In this episode of Downton Abbey, Robert finally fights for his marriage but possibly not in the way Cora would have hoped, Edith can’t figure out what to do with a problem like Marigold, Mary and Charles Blake stir up drama and we hopefully see the last of Sarah Bunting. 

I’ve never been so happy to see the back of a character on Downton, and there have been a lot of real duds on this show. Sybil aside, Branson has truly terrible taste in women.

This episode is both funnier and more action-packed than the outings so far this season. I never thought I’d see a full-scale fistfight on Downton Abbey. Masterpiece Theater is getting real this year. To level out the melodrama in this episode, from Bricker to Marigold to the police investigation, the show liberally sprinkles in laughs.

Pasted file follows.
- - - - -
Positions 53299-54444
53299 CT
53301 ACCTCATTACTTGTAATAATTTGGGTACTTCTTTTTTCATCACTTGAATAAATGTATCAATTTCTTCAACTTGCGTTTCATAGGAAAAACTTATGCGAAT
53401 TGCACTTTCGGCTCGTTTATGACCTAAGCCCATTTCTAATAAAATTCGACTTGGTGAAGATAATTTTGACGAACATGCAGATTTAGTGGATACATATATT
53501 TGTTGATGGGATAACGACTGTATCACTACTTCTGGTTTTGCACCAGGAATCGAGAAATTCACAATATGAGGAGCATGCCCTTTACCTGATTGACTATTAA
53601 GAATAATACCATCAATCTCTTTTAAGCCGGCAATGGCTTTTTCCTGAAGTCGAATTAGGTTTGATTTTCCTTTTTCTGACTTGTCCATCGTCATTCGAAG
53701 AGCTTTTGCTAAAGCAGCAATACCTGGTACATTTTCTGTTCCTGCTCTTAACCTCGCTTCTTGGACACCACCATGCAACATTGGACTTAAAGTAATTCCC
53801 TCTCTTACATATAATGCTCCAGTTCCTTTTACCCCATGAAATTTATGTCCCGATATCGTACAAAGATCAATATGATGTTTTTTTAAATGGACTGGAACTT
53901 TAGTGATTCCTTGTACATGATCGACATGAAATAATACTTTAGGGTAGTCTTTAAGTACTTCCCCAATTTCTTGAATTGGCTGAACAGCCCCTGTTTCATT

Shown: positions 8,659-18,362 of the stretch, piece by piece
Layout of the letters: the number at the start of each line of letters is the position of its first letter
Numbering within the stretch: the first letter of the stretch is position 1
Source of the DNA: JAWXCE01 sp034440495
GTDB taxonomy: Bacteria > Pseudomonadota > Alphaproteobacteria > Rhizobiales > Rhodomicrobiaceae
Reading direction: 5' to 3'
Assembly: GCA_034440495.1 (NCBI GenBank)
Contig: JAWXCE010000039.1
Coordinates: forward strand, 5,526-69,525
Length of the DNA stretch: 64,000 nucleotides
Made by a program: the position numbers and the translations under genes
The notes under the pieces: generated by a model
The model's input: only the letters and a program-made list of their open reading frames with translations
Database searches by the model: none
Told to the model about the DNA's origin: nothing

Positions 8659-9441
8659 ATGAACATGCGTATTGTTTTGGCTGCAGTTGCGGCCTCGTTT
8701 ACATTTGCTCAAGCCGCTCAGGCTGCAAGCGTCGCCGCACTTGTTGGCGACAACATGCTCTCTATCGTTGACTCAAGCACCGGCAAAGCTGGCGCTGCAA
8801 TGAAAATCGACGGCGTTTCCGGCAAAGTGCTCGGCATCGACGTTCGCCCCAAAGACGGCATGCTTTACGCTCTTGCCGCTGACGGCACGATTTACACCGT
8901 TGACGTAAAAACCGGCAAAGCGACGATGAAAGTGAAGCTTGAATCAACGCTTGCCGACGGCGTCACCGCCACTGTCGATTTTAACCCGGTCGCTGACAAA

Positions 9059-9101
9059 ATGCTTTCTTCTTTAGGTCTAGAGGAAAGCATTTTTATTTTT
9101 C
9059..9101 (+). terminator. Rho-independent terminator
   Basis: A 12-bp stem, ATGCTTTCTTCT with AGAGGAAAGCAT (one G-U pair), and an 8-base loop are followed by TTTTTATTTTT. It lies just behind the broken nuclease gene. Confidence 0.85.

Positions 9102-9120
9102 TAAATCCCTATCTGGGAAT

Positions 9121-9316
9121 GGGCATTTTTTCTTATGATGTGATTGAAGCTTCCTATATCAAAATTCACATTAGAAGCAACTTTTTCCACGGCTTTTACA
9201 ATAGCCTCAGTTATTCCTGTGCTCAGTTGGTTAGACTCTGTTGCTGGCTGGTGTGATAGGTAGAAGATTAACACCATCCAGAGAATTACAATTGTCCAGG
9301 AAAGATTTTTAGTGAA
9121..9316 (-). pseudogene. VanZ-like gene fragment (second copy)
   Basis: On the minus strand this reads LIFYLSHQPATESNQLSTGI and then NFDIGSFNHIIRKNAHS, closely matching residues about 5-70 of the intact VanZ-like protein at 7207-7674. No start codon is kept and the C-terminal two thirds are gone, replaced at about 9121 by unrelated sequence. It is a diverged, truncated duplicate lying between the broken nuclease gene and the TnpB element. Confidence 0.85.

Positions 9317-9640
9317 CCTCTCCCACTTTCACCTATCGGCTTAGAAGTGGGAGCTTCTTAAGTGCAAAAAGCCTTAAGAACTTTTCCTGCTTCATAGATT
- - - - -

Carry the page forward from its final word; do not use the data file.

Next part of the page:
The episode starts with Violet‘s contemplation of the drawbacks for nudist colonies, continues with her scheme to break up Isobel and Lord Merton backfiring and even includes a wonderful scene of Charles Blake continuing to be the most delightful troll of all time. It’s official, I think I might be on Team Charles Blake. His amazing ability to stir up drama while visibly enjoying the discomfort of others actually makes him a perfect match for Mary. 

As usual, not every storyline works perfectly. I still don’t care at all about the police investigation, the Mr. Green storyline or whether Mr. Bates really murdered anyone. My caring level for anything Anna and Bates related is perilously low at this point. Sarah Bunting is still a horrible black hole, but at least this episode swiftly sees her to the door. And despite some effort on the show’s part to make her compelling, I still struggle to ever care about what Rose is doing.